- Do not feel that it is not your place or job to interfere. A crime is a crime, regardless of who commits it. Rough handling of a human being, without their consent is a crime. If you see it happening and you allow it to pass unchecked, you are accessory to that crime.
- This is one place where you can, should, err on the side of caution. If you interfere, the worst that happens is you are insulted or ridiculed. If you do not interfere, a human being might suffer violence and damage, something you could have prevented by didn’t.
- If you are not in a position to interfere for some reason, don’t give up. Be innovative like my friend was. The ‘Bell Bajao’ campaign was based on this idea. Disrupt the situation, make it clear that somebody is watching. At least, it should diffuse the situation at that moment. It always helps to have the police station’s number. Call and report what you’re seeing. The police do respond. They will not make life miserable for you, for reporting it.
- If it feels rough, it is violence. Don’t overthink the boundaries. It’s not that difficult. If the person does not seem to be enjoying it or looks distressed, assume it is an attack. Here’s an indicative list I found on ADaring which defines domestic violence: You are facing domestic violence if your partner:
- Calls you names, insults you, puts you down and does not allow you to go to work or school.
- Prevents you from seeing your family members or friends.
- Is too possessive and jealous and constantly accuses you of infidelity.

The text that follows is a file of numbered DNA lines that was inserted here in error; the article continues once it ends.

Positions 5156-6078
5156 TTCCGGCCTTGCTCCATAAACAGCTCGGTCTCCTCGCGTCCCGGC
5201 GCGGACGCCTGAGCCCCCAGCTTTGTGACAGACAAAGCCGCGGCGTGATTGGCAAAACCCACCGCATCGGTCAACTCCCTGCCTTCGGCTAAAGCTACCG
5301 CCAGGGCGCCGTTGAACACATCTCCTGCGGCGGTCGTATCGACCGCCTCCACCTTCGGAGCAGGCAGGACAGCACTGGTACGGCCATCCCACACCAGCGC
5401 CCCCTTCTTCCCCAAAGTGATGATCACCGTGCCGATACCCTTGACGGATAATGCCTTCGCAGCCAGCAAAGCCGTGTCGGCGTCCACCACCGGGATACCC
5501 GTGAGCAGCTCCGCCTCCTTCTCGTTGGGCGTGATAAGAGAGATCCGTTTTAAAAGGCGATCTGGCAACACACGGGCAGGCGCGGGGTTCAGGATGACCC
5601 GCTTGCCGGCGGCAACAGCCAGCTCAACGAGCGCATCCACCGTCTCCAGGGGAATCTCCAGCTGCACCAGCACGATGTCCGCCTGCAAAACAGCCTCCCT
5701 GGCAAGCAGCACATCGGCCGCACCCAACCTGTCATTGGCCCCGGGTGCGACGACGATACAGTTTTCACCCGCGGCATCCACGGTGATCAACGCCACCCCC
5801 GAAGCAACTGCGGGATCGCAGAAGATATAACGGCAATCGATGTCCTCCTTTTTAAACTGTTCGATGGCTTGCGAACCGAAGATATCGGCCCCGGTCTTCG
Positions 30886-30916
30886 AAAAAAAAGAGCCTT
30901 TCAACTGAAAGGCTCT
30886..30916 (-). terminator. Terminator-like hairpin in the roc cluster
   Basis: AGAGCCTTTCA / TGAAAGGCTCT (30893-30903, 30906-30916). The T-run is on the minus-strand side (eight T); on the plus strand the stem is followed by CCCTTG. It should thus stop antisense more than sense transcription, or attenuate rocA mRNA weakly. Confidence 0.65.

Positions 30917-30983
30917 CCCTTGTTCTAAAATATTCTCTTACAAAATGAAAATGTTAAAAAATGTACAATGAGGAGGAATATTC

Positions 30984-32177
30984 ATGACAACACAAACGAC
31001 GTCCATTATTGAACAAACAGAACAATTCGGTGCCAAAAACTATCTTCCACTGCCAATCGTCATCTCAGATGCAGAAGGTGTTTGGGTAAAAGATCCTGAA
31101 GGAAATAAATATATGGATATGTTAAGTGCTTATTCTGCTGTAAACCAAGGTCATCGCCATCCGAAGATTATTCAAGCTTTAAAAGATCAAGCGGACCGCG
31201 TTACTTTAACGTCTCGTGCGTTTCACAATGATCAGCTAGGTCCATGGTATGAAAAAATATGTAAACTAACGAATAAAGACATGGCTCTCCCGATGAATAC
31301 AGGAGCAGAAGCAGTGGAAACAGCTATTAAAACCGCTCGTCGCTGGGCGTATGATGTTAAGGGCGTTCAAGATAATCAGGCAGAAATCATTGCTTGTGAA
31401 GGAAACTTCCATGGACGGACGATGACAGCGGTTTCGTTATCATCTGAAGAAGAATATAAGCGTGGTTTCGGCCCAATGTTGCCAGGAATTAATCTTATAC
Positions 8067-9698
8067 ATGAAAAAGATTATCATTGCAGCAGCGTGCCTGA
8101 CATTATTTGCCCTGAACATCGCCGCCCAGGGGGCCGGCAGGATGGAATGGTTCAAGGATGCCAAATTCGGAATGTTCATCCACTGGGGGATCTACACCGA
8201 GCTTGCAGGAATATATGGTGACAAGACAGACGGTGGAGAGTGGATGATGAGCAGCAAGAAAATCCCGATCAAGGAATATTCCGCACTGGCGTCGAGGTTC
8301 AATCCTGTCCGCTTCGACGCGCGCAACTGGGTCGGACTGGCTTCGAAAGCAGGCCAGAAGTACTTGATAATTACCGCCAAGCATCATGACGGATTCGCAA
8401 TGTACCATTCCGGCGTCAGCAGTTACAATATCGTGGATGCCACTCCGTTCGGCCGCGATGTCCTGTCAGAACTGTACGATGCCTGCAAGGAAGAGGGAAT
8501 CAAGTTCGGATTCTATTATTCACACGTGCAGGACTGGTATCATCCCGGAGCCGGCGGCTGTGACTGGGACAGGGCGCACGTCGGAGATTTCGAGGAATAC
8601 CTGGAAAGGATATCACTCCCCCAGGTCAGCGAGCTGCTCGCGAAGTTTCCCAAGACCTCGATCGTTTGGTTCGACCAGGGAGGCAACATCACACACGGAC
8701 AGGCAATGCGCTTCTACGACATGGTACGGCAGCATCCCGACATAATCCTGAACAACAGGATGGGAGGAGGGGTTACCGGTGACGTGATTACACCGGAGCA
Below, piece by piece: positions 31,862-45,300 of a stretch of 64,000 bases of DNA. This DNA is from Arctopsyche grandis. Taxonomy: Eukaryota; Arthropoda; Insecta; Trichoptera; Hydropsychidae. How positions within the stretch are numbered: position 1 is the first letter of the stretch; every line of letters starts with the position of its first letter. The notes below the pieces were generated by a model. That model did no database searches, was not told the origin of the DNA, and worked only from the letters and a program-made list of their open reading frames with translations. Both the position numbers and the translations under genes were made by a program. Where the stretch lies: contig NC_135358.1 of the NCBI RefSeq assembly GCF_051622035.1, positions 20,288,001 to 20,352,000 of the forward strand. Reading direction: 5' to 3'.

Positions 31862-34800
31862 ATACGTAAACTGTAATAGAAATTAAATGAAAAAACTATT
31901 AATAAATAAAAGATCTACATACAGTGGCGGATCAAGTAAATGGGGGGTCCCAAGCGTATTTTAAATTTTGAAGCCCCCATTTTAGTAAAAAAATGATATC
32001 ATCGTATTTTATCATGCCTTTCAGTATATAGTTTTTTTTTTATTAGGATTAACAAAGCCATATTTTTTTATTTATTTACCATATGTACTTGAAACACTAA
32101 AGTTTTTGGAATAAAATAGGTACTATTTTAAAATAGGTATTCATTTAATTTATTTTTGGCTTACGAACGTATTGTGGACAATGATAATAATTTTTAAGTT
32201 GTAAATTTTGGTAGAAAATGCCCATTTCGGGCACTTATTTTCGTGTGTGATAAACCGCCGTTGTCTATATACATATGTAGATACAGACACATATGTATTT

- Gets angry every time he consumes alcohol or drugs.
- Threatens you with weapons or violence.
- Hits, kicks, chokes, slaps or torchers you or your children or pets.
- Forces you to have sexual relationship with him/her.
- Blames you for everything and says that you deserve being punished.
I ask you this, as a woman who lives in a world that is dangerous for her. I am asking to share in the privilege you enjoy. I am asking you to help me have my basic right to safety. And just in case you need a reminder of how ‘normal’ domestic violence can look, here’s a Violence Awareness campaign that Norway is running:
Man getting ready for night out:
Run across shower.
Howl at underarm chill.
Repeat on other side.
“Aren’t you ready yet??”
I must have missed the memo. Excuse me, but when did an ‘already-married’ status become a dateworthy trait? The internet, pubs, parties and all manner of social occasions are rife with married men partaking of mating rituals – the innuendo-ridden conversations, the excessive compliments, the lingering glances, the offers to buy drinks, the requests for phone numbers, even the unabashed booty calls. I thought these were reserved solely for single people. In fact, didn’t married people used to scoff at us singletons to have to resort to these tactics?
Here’s news. They still do (condescend to single people, that is). But they also participate in these supposedly-only-for-singles rituals. Status symbols-as-reasons-to-be-douchey are not cars, foreign vacations and posh addresses any more. It’s being married and being able to do the flirty thing too. I can’t think of a worse display of arrogance than this. It’s an outright ‘I am having my cake, I’m eating it too and I want it with buttercream icing on top!’. I’ve been at the receiving end of the attention of more than one married man like this. The patni, kids, successful career/money made things being done, flirting-even-though-I’m-married seems to be his latest goal. It’s startling and then when I get over the shock, amusing.
Here are some laughable things I’ve heard:
Women must like the challenge of a man they can’t have because they are married.
I was my wife’s second boyfriend so I’m allowed one more.